Menopause as a disease, or as it is often called by feminist scholars, “medicalized menopause” entered the medical lexicon in the 1930s and 1940s. Yes indeed, ladies.
What was once thought of as a natural, biological process signaling to women the passage into mid-life, has become a “disease” thanks to one very small group of American medical professionals.
It will come as no surprise to you either, I’m sure, that defining menopause as a health condition requiring medical intervention, also coincided with the development of synthetic estrogen therapy as a “cure.”
The same feminist scholars also believe that the medicalization of menopause has only served to further perpetuate negative feminine stereotypes, gender bias, and notions of female inferiority, by suggesting menopause as a dreaded decline in health which places women in a condition of deficiency which needs to be fixed.
Personally, I’m not too inclined to totally disagree with this premise, as my experience has been that many physicians are far too quick to dismiss a woman’s symptoms of menopause as hysterical, irrational, unstable, or neurotic, though I am cautious about casting a wide net across the entire profession.
There are many dedicated and compassionate healthcare providers, both men and women, who do not see menopause as some sort of biological decay requiring medical intervention. Neither do they treat women as if their symptoms are the result of an emotional or mental imbalance.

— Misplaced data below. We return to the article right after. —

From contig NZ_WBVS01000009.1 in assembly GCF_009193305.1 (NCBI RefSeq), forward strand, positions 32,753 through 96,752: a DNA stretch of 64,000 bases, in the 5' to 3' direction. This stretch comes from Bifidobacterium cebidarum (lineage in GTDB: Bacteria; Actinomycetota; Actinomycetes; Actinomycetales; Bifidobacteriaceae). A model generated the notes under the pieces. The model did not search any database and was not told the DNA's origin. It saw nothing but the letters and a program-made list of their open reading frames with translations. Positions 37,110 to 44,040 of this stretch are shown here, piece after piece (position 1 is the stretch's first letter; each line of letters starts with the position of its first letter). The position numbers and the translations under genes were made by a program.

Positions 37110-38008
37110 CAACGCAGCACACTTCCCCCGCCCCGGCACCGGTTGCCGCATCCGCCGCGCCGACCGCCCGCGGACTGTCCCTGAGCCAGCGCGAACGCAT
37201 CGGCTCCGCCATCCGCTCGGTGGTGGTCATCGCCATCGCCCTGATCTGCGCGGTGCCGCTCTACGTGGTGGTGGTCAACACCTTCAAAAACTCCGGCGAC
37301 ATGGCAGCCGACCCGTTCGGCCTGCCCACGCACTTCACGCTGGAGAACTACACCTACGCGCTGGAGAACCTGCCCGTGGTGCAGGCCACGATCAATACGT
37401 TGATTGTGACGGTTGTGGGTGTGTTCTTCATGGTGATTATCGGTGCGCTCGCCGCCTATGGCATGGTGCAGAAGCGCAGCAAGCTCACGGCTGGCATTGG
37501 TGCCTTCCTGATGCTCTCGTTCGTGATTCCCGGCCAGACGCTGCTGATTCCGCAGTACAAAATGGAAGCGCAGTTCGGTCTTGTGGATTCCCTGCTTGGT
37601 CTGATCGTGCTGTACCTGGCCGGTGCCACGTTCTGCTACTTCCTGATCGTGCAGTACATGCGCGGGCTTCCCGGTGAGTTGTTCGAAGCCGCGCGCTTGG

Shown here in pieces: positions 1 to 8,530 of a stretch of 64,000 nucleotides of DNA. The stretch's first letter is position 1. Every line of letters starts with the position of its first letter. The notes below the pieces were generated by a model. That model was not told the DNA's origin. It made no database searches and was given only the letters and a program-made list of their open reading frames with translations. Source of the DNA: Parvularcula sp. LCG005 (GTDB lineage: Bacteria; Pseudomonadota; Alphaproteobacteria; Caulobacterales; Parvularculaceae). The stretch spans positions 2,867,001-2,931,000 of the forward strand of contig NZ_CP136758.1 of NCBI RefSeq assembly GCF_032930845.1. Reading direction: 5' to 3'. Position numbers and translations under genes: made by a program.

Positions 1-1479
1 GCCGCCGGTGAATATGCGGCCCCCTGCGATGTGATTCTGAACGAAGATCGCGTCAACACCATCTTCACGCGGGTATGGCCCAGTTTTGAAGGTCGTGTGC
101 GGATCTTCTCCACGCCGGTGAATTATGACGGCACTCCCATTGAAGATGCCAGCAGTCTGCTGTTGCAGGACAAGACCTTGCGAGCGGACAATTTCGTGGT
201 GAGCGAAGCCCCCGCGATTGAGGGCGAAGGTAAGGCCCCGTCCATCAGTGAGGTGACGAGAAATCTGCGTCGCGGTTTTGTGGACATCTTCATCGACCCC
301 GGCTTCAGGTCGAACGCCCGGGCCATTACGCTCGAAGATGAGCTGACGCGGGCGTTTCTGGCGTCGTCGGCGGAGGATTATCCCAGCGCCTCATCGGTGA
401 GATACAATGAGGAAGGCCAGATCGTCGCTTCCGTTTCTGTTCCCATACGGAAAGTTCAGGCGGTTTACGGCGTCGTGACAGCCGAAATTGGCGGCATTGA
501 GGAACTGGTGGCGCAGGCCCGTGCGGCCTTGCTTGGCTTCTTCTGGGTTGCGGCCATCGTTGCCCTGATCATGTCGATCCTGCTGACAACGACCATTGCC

What I am more inclined to think, however, is that pharmaceutical companies have been extraordinarily successful throughout the decades, in weaving the narrative of “better living through chemistry” into the fabric of Western medicine. There is no doubt that medicine views all healthcare issues – menopause included – through a pharmacological paradigm, a paradigm which could not exist, mind you, without medicalizing healthcare issues.
So, while a legitimate argument can certainly be made that gender bias and negative feminine stereotypes are at the core of the medicalization of menopause, I personally tend to believe that the quest for lucrative profit margins is a much more insidious and contaminating influence in the medical treatment of menopause.
Don’t get me wrong. I am a capitalist through and through. I am a passionate free-market enthusiast who begrudges no one, small business entrepreneurs or large corporations, the right to earn financial profits. But when the quest for those profits results in medical collusion which attempts to shut out therapeutic alternatives (i.e. bioidentical hormone therapy) to “big pharma” solutions for menopause symptoms, well, I have a real problem with that.
I do not wish to inflame political passions or incite anti-capitalist uprisings. Lord knows, we have enough of that already. What I am saying, is that as healthcare consumers in this economically driven system, we have more power than we may think we have to influence what type of treatment options are available to us. When we speak with our pocket-books, and refuse to buy into pharmaceutical solutions for our healthcare, I can assure you, ladies, all good capitalist CFOs will sit up and take notice.